The ballast compartment of a fluorescent fixture must meet the same rules as any other field-wired enclosure with respect to system separation.
We have received a series of questions from a broad spectrum of the industry, including installers, inspectors, and manufacturers, regarding fluorescent ballasts that have Class 2 control circuits, particularly for remote dimming controls. As energy conservation takes hold, these controls are in increasing demand, including daylighting controls that dim the lights automatically in response to sunlight in rooms with windows.
The common element to the questions is what degree of separation, if any, is required between these control conductors and the conductors that are part of the power circuit to the light, including the branch-circuit conductors?
The EC&M panel's response
We think that these conductors must meet the normal separation rules for field wiring. This has implications not only for field-wiring practices, but also for product standards as well. Although the wiring within the listed ballast itself isn't directly subject to the Code, there are many ballasts whose configurations make it very difficult to comply with the literal provisions of the Code requirements for field wiring.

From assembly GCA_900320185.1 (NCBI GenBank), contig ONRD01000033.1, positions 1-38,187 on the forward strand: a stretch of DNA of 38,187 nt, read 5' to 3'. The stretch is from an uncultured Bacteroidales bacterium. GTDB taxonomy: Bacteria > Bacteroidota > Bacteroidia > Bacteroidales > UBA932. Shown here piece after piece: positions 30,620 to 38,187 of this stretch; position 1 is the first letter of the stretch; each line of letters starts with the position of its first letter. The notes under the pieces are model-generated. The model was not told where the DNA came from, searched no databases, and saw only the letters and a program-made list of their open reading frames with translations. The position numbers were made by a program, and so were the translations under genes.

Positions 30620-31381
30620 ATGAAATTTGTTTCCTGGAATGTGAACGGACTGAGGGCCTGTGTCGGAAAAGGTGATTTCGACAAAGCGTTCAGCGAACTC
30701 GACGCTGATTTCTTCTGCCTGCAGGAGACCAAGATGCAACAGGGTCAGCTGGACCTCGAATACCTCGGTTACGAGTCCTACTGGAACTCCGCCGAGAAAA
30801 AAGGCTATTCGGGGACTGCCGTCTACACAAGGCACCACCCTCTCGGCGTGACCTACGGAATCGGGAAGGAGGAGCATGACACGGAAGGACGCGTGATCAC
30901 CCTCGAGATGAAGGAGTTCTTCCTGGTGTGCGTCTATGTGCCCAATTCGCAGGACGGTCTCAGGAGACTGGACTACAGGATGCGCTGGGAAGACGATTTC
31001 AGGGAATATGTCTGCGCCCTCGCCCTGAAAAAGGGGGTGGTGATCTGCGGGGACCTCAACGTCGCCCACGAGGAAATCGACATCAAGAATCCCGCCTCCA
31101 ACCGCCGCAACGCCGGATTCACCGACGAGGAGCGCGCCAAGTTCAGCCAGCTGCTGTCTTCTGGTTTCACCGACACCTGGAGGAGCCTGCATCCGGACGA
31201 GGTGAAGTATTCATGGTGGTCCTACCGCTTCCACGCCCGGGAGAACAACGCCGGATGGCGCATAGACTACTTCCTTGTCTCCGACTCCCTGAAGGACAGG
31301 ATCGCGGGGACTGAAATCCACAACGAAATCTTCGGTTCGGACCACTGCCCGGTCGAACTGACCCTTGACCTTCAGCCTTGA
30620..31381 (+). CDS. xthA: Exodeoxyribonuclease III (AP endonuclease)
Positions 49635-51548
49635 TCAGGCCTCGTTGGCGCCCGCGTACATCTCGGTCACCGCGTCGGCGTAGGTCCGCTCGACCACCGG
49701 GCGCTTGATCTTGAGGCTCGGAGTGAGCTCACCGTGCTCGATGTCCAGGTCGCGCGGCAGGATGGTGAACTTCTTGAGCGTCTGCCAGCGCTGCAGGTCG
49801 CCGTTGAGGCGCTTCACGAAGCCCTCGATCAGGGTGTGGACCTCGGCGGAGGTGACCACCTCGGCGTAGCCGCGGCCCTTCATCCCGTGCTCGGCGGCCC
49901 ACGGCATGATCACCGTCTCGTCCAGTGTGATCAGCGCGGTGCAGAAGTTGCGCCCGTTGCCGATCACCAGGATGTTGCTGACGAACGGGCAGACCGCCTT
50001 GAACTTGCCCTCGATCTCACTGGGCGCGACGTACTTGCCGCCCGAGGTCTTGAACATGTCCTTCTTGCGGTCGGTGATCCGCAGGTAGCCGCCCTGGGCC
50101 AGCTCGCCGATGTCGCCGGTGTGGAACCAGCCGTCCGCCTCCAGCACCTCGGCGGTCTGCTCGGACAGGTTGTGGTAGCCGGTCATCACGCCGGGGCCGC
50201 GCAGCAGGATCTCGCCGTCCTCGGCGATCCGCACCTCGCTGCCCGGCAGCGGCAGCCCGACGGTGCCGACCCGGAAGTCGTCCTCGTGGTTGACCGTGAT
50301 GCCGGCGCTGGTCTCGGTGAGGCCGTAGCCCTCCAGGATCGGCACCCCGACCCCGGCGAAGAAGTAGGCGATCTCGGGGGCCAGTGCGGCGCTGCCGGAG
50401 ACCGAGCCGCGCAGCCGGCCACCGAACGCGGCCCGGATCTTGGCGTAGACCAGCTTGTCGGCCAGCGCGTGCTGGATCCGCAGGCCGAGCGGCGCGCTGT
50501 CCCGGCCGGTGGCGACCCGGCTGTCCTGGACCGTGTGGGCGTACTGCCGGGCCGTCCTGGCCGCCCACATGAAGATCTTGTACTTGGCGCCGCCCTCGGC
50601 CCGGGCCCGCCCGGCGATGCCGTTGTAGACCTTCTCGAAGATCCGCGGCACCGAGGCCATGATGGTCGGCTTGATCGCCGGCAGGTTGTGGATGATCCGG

The basic requirement has been relocated in the process of rewriting Article 725 for the 1996 NEC, and now appears in Sec. 725-54(a)(1):
(1) In Cables, Compartments, Cable Trays, Enclosures, Manholes, Outlet Boxes, Device Boxes, and Raceways. Conductors of Class 2 and Class 3 circuits shall not be placed in any cable, cable tray, compartment, enclosure, manhole, outlet box, device box, raceway, or similar fitting with conductors of electric light, power, Class 1, and nonpower-limited fire alarm circuits.